The past 12 months have seen a seemingly unprecedented number of natural disasters, including the Dec. 26, 2005, earthquake and tsunamis that ravaged Southeast Asia; the Aug. 29 hurricane that devastated New Orleans and much of the Gulf Coast region; and the Oct. 8 earthquake that hit Pakistan, Afghanistan and India.
Diocesan Catholics have responded with extraordinary generosity to these crises, donating, for example, more than $500,000 to Catholic Charities USA for Hurricane Katrina relief efforts.
Yet there remain many needy people right in our own communities, which is why the Catholic Courier and diocesan Catholic Charities are teaming up for the 36th time for the annual Catholic Courier/Catholic Charities Christmas Appeal.
Proceeds from the appeal are distributed to the emergency funds of various Catholic Charities offices and other affiliated agencies within the Diocese of Rochester. These agencies use the funds to help individuals and families in short-term financial crises meet basic needs that cannot be funded through other sources.
Despite media reports of “donor fatigue” this year, donations to various relief efforts do not “change the situation for folks here at home, and we hope the Catholic community will keep that in mind,” said Karen Franz, the newspaper’s general manager/editor.
“The needs locally haven’t lessened. We still have significant needs here,” agreed Marv Mich, director of social policy and research at Rochester’s Catholic Family Center, one of the agencies that receives and distributes Christmas Appeal funds.
According to the 2000 U.S. Census, for example, Rochester has the 11th-highest per-capita rate of child poverty in the country, noted Mich, who annually convenes a committee that distributes Christmas Appeal proceeds and those of the Lenten fundraiser Operation Rice Bowl to urban parishes and ministries in Rochester. There are people in need in other areas of the diocese as well, and representatives from each region are responsible for allocating Christmas Appeal funds within their own regions, he said.
Realizing that many potential donors already have strained their budgets to assist in disaster relief, organizers have set a goal of $50,000 for this year’s appeal, said Donna Stubbings, appeal coordinator and circulation manager for the Courier. But, she noted, donors aren’t the only ones feeling the pinch.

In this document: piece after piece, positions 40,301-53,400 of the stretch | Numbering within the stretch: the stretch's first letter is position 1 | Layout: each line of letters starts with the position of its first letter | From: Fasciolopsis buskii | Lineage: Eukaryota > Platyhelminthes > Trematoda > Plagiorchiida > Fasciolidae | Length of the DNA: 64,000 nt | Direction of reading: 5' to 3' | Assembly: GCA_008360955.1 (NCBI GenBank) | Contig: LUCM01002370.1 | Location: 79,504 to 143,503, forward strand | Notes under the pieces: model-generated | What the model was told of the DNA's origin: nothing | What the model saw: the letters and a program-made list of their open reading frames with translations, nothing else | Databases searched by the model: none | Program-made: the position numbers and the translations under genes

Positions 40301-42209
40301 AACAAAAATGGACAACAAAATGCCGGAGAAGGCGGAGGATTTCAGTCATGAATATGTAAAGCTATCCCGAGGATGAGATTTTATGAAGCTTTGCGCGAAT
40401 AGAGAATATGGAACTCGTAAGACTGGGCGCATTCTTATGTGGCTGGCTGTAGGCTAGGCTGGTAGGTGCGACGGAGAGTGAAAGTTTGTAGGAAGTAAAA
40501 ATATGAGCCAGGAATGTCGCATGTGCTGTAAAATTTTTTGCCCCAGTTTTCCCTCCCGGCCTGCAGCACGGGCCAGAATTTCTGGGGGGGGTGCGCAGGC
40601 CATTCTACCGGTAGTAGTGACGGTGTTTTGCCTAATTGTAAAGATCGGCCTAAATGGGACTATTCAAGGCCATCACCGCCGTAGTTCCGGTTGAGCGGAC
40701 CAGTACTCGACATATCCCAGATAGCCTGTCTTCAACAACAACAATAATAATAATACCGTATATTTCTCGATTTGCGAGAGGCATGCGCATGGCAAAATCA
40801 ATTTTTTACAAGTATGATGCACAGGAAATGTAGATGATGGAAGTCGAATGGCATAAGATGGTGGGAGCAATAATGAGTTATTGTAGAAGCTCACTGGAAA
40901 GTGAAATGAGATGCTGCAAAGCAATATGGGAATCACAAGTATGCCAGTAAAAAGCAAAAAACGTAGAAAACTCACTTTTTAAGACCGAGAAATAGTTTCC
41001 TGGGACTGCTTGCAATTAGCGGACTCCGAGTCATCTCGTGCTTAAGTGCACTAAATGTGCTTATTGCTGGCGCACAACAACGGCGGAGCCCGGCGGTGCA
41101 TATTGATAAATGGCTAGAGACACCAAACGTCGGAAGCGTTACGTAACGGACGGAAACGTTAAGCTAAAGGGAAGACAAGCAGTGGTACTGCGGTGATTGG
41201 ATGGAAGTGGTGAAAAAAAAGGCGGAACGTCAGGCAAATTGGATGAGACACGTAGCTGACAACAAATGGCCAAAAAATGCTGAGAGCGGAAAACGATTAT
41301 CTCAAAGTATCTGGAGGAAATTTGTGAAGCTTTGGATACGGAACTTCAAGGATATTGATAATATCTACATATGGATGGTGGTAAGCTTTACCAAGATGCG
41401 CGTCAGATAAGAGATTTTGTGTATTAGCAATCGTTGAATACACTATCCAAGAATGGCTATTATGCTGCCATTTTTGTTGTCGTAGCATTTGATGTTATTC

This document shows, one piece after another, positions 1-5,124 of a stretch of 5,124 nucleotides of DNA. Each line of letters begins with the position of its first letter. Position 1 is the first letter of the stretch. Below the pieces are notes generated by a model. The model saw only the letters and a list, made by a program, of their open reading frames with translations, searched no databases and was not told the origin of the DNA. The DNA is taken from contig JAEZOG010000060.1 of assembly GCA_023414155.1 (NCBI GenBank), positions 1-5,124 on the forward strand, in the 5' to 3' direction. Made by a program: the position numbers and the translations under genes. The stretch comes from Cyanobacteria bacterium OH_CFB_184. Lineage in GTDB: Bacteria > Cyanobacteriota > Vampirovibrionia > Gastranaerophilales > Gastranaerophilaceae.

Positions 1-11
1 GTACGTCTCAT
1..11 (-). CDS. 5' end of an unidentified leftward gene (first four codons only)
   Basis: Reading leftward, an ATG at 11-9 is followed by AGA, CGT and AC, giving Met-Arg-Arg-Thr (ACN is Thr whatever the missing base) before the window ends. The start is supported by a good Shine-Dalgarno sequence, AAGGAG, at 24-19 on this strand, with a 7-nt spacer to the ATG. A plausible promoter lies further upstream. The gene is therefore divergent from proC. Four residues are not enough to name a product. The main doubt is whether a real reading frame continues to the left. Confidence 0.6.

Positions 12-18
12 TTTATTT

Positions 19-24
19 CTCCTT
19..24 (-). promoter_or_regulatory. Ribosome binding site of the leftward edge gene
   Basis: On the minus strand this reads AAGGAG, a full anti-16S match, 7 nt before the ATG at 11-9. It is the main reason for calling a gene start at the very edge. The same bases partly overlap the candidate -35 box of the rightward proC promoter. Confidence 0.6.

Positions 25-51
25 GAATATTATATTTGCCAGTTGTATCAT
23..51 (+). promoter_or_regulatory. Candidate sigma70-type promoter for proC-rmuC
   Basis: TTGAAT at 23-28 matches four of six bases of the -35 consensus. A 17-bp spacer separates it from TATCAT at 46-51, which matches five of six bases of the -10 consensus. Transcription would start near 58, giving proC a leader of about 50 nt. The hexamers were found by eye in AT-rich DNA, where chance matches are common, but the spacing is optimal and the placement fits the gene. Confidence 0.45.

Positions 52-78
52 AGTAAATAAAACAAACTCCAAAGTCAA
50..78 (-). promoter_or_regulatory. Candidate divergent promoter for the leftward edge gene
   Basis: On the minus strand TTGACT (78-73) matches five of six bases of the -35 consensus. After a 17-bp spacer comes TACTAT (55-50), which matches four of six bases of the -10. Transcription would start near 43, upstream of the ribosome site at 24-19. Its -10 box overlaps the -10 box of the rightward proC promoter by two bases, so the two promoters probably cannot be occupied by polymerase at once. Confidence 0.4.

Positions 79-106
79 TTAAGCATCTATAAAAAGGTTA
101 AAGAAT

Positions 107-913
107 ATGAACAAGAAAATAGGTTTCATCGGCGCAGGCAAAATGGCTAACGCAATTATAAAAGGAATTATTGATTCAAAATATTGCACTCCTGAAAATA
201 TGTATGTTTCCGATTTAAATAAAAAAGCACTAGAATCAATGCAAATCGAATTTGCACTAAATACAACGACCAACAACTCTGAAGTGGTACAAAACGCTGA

“This year we are trying to stress the fact that the high cost of heating homes may affect many families with limited income,” Stubbings said.
Last year, 777 donors contributed to the appeal, Stubbings said. The donations ranged in size from $1 to $2,500, but the average donation size was about $57, she added.
Even small donations of $5 or $10 are very valuable given the kinds of needs served by this appeal, Franz noted.
In 2003, for example, $28 in Christmas Appeal funds bought enough gasoline for the father of two small children to drive to his new job in a neighboring county. That same year, a family whose house burned down received $75 to purchase clothing and infant supplies and a low-income single mother received $20 for a child-care registration fee.
“A few dollars here and there, particularly in these types of situations, can actually help people become self-supporting,” Franz said.
In other years, Christmas Appeal funds have been used to purchase school supplies and book bags for children from low-income families and to purchase a medication that kept a pregnant woman from having a miscarriage.
Franz pointed out that virtually 100 percent of Christmas Appeal donations go directly to needy people in the community, because the Courier staff performs the campaign’s administrative and promotional work as a community service.
Prior donors received Christmas Appeal mailings a few days after Thanksgiving, Stubbings said. Each weekly edition of the Courier between Dec. 3 and Jan. 8 will contain a coupon for donors to use when contributing as well as a feature article about an agency, ministry, family or individual that has been involved with the Christmas Appeal. In addition, the Samaritan Centers in Ithaca and Elmira — which receive funds from the Christmas Appeal — are featured on page B5 of this edition.